Earth Materials and Environmental Applications 2020View this Special Issue
Earth Materials and Environmental Applications 2020
The special issues of Earth Materials and Environmental Applications were published in 2015 and 2016 in Adv. Mater. Sci. Eng. Strong positive influence on the communities of geoscientists and environmental engineers resulted in our initiation of proposing the 3rd special issue in 2020. Due to the COVID-19 pandemic, the manuscript submission was seriously affected. As such, we had only 6 papers published in this special issue. Still, the special issue had research related to Earth materials from nuclear waste disposal, to deep well strip mining, and to use of Earth materials for contaminant removal from water. In the area of improvement of the permeability of clayey soil, double cutoff transverse relaxation times (T2 cutoffs) using low-field nuclear magnetic resonance (NMR) technology were developed. Studies on eight types of artificial clayey soil with different mineralogical compositions showed that the prediction accuracy of the improved model was much higher. In order to promote the sustainable use of oil shale residues, a novel subgrade material (SOF) composed of silty clay, oil shale ash residue, and fly ash was developed. The road performance, dynamic properties, and environment impact tests on mechanical property and environmental safety of an industrial residue waste subgrade material were evaluated. The deformation variation of the accumulation settlement of SOF under vehicle loadings after several years was far lower than the limit of expressway and Grade I highway. Furthermore, the chemical stability and toxicity of SOF leachates are in line with the benchmarks of Class II surface water and Class III ground water. In the area of surface and new building deformation analysis of deep well strip mining, advanced measuring instruments were developed on the stable surface of the old mining area and a simulation was used to determine the subsidence factor of different mining depths, mining widths, mining lengths, and mining thicknesses. The surface deformation was simulated and calculated, and the relationship between the different load positions, load sizes, loading building sizes, and the surface-activated deformation was determined. In another study, numerical modelling to predict the maturation of the clay barrier was developed to evaluate clay seal maturation in deep boreholes with nuclear waste and the results from simulation were compared to those from laboratory tests with good agreement. The effect of calcium carbonate on the mechanical properties and microstructure of red clay was studied by adding precipitated calcium carbonate to red clay at ratios of 0%, 5%, 10%, 15%, and 20%, and then, shear tests were conducted. The results showed that as the calcium carbonate content increased, the strength of red clay first decreased and then increased with a maximum strength obtained with 20% calcium carbonate. And, higher calcium carbonate content resulted in stronger agglomeration of red clay particles in the soil samples. In the study of sorptive removal of color dye safranin O (SO) by fibrous clay minerals and zeolites, it was found that the cation exchange capacity (CEC) of the minerals played a key role in SO+ removal and the sorbed SO+ cations were limited to the external surfaces of the minerals due to limited channel size of the fibrous minerals. In contrast, dense multilayers or admicelles of SO+ formed on zeolite surfaces.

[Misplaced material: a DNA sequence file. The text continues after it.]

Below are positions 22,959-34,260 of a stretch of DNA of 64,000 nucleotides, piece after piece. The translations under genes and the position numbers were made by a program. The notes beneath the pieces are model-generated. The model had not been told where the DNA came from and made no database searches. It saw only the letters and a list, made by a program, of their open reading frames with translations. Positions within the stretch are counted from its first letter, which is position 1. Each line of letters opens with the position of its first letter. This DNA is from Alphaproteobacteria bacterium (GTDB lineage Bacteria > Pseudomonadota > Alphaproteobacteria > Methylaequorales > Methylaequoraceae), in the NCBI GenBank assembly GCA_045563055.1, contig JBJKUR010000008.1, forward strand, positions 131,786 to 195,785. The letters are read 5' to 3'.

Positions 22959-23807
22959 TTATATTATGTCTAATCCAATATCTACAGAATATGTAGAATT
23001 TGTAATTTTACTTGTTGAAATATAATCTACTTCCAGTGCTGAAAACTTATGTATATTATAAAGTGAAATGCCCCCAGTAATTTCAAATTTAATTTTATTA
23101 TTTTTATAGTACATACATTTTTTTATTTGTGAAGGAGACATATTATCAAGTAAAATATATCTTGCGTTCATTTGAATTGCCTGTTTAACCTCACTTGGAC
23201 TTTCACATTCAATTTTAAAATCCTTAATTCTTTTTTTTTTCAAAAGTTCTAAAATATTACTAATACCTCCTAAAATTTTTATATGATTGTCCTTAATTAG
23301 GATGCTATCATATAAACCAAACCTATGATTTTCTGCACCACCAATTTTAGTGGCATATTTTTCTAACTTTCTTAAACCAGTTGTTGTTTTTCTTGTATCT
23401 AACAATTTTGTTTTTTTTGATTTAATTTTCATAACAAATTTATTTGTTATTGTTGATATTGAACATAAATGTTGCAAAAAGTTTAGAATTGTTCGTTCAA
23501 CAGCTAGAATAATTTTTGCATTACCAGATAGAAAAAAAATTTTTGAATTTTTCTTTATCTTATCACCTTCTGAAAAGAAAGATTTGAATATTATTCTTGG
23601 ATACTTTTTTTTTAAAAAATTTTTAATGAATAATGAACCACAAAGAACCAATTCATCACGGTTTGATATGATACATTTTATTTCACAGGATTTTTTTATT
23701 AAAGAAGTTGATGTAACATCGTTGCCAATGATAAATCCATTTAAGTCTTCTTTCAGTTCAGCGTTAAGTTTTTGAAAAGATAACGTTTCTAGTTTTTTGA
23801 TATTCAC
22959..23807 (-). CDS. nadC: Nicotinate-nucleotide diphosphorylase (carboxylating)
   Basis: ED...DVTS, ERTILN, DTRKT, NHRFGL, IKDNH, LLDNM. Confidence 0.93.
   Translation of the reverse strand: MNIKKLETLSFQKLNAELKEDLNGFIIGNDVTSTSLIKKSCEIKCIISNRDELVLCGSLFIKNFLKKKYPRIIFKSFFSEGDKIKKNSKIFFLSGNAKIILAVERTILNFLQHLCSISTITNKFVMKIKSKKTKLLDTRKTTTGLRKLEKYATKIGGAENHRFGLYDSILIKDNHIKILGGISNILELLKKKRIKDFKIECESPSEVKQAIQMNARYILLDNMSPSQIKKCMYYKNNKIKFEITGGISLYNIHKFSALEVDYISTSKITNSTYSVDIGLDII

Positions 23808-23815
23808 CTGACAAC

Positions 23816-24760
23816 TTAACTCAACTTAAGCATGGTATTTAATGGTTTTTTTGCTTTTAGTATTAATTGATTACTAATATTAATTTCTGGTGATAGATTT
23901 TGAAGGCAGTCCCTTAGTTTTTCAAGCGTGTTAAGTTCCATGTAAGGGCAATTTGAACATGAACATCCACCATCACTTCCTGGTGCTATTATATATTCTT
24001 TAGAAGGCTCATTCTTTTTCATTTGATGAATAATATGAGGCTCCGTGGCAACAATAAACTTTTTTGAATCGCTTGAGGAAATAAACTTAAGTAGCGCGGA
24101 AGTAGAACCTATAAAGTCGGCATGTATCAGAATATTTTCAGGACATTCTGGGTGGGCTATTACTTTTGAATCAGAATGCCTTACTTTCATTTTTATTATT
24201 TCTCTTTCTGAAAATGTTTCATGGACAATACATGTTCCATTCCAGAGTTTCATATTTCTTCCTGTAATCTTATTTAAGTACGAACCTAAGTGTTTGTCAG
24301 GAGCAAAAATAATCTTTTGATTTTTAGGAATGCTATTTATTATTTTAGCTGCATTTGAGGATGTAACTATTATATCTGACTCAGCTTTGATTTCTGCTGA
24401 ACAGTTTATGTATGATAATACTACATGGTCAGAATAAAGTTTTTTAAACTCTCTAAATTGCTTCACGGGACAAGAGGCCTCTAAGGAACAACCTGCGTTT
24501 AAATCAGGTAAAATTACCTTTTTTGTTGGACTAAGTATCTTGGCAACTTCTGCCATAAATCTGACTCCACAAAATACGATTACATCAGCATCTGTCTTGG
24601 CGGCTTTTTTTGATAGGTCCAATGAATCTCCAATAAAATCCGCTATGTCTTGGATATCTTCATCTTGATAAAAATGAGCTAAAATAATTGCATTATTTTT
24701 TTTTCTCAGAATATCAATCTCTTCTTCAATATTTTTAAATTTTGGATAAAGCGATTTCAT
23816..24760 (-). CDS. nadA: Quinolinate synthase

Conflicts of Interest
We declare no conflicts of interest.
We would like to thank all the authors who have submitted their papers to this special issue and also to all the reviewers for their invaluable contributions to the reviewing process.